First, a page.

Download Allowances

Today, the vast majority of internet connections come with unlimited download allowances, meaning you can consume as much internet as you like without penalty or extra charge. A few home broadband providers—and all mobile broadband providers—still offer tariffs with caps and while they might be cheaper, you should approach them with caution. They’re generally unsuitable for anyone who wants to stream video content and without careful monitoring of your usage, it’s easy to incur fees for excessive usage.

Types of Connection

There are four main types of broadband connection in the UK, including three fixed line or ‘home’ broadband technologies, which operate over in-ground wires (ADSL, fibre optic, and cable), and one type that harnesses the mobile phone network (mobile broadband).

Standard or ADSL broadband:

broadband that operates over the copper wires of the landline phone network, delivering average download speeds of 10 to 11 Mbps. It’s available to 99% of UK households.

Fibre optic broadband:

Fibre optic broadband delivers internet over fibre optic cables, which enable a faster transit of data than copper telephone wires. Most forms of fibre broadband available in the UK are FTTC, or fibre to the cabinet, which covers the last mile between your local street cabinet and home on the traditional copper telephone lines. FTTC connections are available to 95% of UK premises and often for just a few pounds a month more than ADSL packages.

There are two tiers of widely available fibre in the UK: those offering average speeds of 35-36 Mbps and those offering average speeds of 62-67 Mbps. FTTP (fibre to the premises) or full-fibre, which coverages the entire distance between your home and your local telephone exchange on fibre optic cables, delivers even faster speeds but is currently available to only 4% of UK addresses.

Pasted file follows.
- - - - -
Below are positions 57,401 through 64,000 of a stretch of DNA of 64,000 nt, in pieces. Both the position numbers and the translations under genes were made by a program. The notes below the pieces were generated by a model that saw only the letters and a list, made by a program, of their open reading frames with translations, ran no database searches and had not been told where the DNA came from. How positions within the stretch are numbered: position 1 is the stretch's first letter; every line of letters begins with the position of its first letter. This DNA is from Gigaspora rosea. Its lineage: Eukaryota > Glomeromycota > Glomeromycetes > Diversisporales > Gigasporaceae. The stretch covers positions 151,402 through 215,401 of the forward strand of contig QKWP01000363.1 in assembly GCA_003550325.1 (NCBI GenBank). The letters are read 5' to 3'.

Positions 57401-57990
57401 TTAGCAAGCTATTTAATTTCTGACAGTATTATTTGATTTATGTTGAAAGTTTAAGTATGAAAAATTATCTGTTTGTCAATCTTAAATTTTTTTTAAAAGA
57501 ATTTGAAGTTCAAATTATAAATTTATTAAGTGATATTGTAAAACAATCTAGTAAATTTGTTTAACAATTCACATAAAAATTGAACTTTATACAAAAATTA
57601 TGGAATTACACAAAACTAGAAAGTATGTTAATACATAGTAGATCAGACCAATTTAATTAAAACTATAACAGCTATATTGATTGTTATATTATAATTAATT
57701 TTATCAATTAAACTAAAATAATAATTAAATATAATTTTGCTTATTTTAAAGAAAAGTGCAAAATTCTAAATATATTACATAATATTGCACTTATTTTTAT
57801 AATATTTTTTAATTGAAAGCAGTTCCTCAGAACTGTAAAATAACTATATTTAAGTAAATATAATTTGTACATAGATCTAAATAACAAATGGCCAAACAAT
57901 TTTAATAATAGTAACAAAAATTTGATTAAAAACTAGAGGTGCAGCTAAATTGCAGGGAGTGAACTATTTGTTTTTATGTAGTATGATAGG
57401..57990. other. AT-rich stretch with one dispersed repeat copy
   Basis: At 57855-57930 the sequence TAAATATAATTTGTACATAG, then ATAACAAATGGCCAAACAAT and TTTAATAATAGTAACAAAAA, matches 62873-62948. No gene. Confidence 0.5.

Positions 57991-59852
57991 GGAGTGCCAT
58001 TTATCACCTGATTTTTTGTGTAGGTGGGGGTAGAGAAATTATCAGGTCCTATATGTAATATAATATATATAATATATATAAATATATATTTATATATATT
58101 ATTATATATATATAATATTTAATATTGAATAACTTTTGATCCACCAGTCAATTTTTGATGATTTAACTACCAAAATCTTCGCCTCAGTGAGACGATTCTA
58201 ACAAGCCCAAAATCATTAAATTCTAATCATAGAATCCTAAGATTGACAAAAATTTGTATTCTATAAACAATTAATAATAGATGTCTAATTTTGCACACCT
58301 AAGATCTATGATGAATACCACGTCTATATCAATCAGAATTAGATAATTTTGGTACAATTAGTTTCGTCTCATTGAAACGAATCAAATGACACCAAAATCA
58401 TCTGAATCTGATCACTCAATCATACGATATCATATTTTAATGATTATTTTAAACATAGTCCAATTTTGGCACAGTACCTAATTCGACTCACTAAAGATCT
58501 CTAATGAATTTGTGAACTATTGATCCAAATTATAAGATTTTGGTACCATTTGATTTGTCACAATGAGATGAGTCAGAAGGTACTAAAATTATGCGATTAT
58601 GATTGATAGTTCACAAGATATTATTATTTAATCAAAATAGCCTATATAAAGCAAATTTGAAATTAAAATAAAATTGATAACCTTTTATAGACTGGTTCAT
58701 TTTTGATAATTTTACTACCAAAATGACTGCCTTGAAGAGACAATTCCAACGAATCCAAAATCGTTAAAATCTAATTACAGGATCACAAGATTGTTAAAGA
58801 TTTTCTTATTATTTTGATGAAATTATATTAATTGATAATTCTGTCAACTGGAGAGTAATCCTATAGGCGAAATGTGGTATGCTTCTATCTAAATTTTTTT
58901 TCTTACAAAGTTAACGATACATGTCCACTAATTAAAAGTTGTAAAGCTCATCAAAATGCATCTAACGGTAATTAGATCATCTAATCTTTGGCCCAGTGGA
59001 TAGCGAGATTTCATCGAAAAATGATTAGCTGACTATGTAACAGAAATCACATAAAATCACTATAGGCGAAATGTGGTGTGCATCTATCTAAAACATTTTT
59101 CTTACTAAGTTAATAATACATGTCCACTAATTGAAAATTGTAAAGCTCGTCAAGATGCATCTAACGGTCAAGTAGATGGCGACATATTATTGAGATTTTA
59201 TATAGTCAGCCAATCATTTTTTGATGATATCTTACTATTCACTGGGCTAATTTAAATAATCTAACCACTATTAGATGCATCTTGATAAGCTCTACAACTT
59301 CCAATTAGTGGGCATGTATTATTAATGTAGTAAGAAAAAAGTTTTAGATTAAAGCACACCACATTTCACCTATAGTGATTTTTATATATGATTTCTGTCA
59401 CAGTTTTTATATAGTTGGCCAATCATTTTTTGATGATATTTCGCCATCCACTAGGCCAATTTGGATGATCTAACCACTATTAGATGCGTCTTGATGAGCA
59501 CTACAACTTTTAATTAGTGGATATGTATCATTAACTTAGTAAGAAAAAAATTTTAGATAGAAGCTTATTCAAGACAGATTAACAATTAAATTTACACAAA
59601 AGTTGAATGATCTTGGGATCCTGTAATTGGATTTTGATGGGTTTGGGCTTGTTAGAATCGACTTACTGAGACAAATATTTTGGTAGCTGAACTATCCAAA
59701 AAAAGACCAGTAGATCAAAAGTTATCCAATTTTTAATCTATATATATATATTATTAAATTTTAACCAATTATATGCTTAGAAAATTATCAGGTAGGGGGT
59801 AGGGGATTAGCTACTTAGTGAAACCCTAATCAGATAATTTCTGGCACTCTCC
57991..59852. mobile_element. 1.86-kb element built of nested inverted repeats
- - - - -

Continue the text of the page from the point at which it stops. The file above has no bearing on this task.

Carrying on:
Cable broadband:

Cable broadband bypasses the copper phone network entirely and delivers the internet over coaxial cables. The main cable provider in the UK is Virgin Media, which offers broadband with speeds starting at 54 Mbps all the way up to 362 Mbps—the fastest widely available domestic broadband in the UK.

Virgin cable connections are available to just half of UK addresses, however, and switching between a cable provider and one that uses the Openreach landline network is slightly more complicated and will involve you give notice to your existing provider and possibly arrange for an engineer’s visit.

Mobile Broadband

Mobile broadband is internet delivered over the 3G and 4G mobile networks, via devices such as dongles or personal hotspots (MiFis) or data-only SIMs. You can get online with a mobile broadband device wherever you have adequate phone service but speeds are more limited than those for fixed line broadband (UK mobile networks deliver average speeds of between 15 and 30 Mbps on 4G and 5 and 8 Mbps on 3G) and connections will be limited by download allowances. This means that mobile broadband isn’t usually cost-effective substitute for fixed line broadband in your home but its portability could make it an attractive additional service for people who want internet on the go.